This Refreshed 'Fair Lady' Learns Anew at Arena
The trouble with the Arena Stage production of “My Fair Lady” is that it’s “My Fair Lady.”
That being said—and more will be said—I thought and more importantly felt that this production of the Alan Jay Lerner and Frederick Loewe stage (and movie) classic musical was fresh. It belongs to the audience of these our times as much as it did for previous generations without neglecting any of the great score and work of L&L. While long at nearly three hours, this production also had something that energized the evening. Being a musical based on George Bernard Shaw's "Pygmalion," it had pungent, prickly Shavian smarts in the script on the subject of gender and class, emotionally and intellectually executed, sung and acted.
What did it not have? It did not have Rex Harrison inimitably speaking his songs. It did not have a dubbed Audrey Hepburn. It did not have Stanley Holloway’s English vaudevillian turn as Eliza Doolittle’s dad, getting to the church on time.
I mention these things because the film version of “My Fair Lady” is so much in the mind of theater audiences or new audiences, not to mention critics, that it’s hard to shake, especially when confronted with stage productions that cannot hope to or want to reproduce the effects and affectations of the film version.
“My Fair Lady” has its own, original charms, virtues and passions.
What I saw and felt was a successful and fully loaded attempt to offer up the rich musical, dramatic gifts that “My Fair Lady” has to offer through inventive staging, casting and costuming and sets. In this, casting Shaw Festival and Canadian veteran Benedict Campbell as Henry Higgins (he comes from Smith’s original SF production staged earlier this year), and relative newcomer Manna Nichols as Eliza Doolittle was critical, leading a standout cast up and down the line. Campbell is an excellent and experienced actor who can sing while Nichols is a wonderful singer who can act. In this production, something happens that I’ve rarely if ever seen in the show—film and two other productions—I was moved by where the relationship between Eliza and Henry was heading and ended up, an ending that’s often mystifying to lovers of romantic endings in musicals.
“My Fair Lady” remains the same story—Shavian in its intellectual content, so very L&L in its musical themes. The noted linguist Henry Higgins, bets his old friend Colonel Pickering that he can turn Eliza Doolittle, a dirty, near unintelligible Cockney flower girl (he calls her than once a "guttersnipe") into a countess by teaching her—in a rigid, slave-driving regimen—how to speak the King’s English. In England, class was defined by how you spoke the language (and dressed, and went to school and so on). Bloody hell, you might say, and she probably did, but agrees to participate. Using repetition, sometimes Pavlovian starvation, and sleep deprivation, Higgins slowly turns the scruffy but moral (“I’m a good girl, I am) working-class girl into someone lady-like, mannered and well-mannered and powerfully and fashionably attractive, at that.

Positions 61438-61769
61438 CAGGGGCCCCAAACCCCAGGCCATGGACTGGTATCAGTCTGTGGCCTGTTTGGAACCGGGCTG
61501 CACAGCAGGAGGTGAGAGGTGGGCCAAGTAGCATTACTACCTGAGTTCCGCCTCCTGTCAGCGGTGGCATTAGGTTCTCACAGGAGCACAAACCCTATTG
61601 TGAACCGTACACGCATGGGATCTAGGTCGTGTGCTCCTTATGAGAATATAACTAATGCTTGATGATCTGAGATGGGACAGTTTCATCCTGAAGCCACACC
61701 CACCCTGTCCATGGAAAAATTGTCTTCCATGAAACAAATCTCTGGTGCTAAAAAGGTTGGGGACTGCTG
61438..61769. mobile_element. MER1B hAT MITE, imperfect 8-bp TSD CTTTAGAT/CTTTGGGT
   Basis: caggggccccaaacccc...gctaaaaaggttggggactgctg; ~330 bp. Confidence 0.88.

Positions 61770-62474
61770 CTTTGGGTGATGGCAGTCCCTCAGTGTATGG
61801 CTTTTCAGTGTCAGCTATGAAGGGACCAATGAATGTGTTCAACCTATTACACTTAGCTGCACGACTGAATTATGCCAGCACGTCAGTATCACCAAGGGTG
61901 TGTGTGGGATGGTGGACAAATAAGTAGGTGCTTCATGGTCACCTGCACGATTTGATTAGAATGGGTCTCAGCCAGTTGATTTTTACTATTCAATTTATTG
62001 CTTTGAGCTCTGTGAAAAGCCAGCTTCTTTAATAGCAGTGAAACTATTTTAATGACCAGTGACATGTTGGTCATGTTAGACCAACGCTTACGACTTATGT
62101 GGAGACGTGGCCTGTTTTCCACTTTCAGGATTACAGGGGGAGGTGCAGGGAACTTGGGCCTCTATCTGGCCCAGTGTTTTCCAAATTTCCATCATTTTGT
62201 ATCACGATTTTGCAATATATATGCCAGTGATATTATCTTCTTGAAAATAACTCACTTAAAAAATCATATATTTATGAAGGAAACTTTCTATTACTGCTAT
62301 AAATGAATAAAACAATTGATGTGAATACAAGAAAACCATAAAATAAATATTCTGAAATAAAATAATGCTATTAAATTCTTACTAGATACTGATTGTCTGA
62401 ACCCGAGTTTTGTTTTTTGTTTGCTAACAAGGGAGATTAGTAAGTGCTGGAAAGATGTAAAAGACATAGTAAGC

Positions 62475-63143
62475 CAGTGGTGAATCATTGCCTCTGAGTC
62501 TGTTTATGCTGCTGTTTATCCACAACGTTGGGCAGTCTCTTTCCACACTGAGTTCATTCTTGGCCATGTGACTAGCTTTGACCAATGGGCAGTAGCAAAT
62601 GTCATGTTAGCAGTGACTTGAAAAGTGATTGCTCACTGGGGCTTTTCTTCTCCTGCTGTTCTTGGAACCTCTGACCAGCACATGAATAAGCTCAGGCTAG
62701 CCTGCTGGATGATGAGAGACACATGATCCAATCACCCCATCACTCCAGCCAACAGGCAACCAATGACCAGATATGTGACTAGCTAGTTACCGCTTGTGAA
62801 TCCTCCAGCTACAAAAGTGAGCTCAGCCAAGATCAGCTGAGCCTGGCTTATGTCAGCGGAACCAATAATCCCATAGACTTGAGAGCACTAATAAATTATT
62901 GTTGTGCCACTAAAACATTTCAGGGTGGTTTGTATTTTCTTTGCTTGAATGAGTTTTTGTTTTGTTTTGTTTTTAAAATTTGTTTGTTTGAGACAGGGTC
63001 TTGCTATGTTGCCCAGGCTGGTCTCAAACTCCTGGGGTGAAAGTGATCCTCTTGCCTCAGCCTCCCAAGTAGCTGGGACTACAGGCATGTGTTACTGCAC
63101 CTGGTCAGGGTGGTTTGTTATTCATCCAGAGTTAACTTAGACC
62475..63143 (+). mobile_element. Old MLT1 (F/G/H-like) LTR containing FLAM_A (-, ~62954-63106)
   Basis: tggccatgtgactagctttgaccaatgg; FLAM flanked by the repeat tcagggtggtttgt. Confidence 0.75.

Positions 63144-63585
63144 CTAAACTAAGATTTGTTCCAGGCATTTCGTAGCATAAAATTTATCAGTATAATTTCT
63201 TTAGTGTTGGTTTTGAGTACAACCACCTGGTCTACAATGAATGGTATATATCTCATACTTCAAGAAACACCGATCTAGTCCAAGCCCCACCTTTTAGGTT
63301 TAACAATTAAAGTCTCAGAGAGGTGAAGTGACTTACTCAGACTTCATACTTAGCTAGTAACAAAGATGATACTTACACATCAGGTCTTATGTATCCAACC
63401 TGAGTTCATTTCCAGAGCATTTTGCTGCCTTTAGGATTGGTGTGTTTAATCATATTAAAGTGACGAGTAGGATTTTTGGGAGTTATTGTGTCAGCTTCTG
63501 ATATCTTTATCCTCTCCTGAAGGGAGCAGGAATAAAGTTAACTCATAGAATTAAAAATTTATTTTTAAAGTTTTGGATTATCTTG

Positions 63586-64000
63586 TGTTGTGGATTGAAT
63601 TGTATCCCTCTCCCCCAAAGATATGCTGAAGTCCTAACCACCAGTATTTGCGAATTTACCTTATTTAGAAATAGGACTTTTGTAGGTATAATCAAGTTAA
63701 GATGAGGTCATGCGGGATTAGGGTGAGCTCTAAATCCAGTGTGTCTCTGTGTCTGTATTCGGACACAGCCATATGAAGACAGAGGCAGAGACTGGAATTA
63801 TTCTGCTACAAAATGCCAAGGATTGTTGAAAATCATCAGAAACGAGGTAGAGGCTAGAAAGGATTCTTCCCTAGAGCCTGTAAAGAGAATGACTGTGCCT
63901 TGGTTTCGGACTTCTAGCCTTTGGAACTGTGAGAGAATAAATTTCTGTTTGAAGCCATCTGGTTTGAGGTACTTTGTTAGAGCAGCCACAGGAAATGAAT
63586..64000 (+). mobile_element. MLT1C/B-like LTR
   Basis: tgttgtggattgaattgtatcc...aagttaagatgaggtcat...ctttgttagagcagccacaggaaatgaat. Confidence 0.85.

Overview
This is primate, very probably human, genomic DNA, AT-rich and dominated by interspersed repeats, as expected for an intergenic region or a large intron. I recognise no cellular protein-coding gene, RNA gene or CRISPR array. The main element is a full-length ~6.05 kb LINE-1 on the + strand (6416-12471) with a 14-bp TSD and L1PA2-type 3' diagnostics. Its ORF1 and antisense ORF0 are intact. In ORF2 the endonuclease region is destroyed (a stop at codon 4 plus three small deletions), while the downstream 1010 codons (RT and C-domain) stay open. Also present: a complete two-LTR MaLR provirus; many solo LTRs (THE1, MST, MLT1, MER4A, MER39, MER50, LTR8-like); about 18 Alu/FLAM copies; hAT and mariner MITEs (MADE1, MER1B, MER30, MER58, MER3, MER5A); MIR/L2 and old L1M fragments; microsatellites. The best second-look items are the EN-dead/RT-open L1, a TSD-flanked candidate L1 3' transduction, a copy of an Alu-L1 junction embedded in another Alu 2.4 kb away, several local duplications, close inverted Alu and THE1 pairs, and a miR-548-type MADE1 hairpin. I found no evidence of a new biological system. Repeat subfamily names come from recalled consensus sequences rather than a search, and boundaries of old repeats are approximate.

All the familiar strains are here—the test run at the races where Eliza relapses in high and low fashion—a meeting with Higgins’s mum, and the ball where she conquers all, especially poor Freddy, the handsome scion of an artistocratic family. That would be Nicholas Rodriguez, who gets to sing the achingly yearning “On the Street Where You Live” and turns it into a show stopper, just as he turned “Oh, What a Beautiful Morning” into a roaring show starter in “Oklahoma.”
Nichols, elfin and shining, puts a swirling, dreamy, sweeping quality in her voice singing the songs that wish like “I Could Have Danced All Night” and “Wouldn’t It Be Loverly.” Campbell actually sings and moves with power through the thoroughly misogynist “Hymn To Him.” “The Rain In Spain” number, sung by Eliza, Higgins and Pickering, is high-spirited and fun.
The folks on the poor side of town—the bartenders, the chimney sweeps, the flowers girls, the cabbies, including Eliza’s father Alfred Doolittle are a different sort, and so is Doolittle himself. Their clothing in brash steampunk style—it sometimes harks back to the 1960s hippie style as well—and their diversity speak to a multi-ethnic (The Doolittles are part Asian here) world that existed in London then and does so now as well as here. Daddy Doolittle’s “Get Me to the Church” is no longer specifically London cockney or vaudeville, it’s a paean to the group, into which James Saito often disappears in the role.
What’s clear in this show is how through their battling, Henry and Eliza find not only each other but themselves. While Eliza hardly lacks passion, in the end she’s not interested in a future with the smitten Freddie. She wants something more substantive, and that would be Henry Higgins. The more she knows about herself and her own gifts, the more she’s a match for Henry. And the more Higgins—the confirmed old bachelor type who prefers solitude and subsists on arrogant intellectual superiority—is around Eliza, the more he realizes she completes him—that missing human part that includes longing.
This “My Fair Lady” is what it is: something pretty special. It delivers the old goods and the new.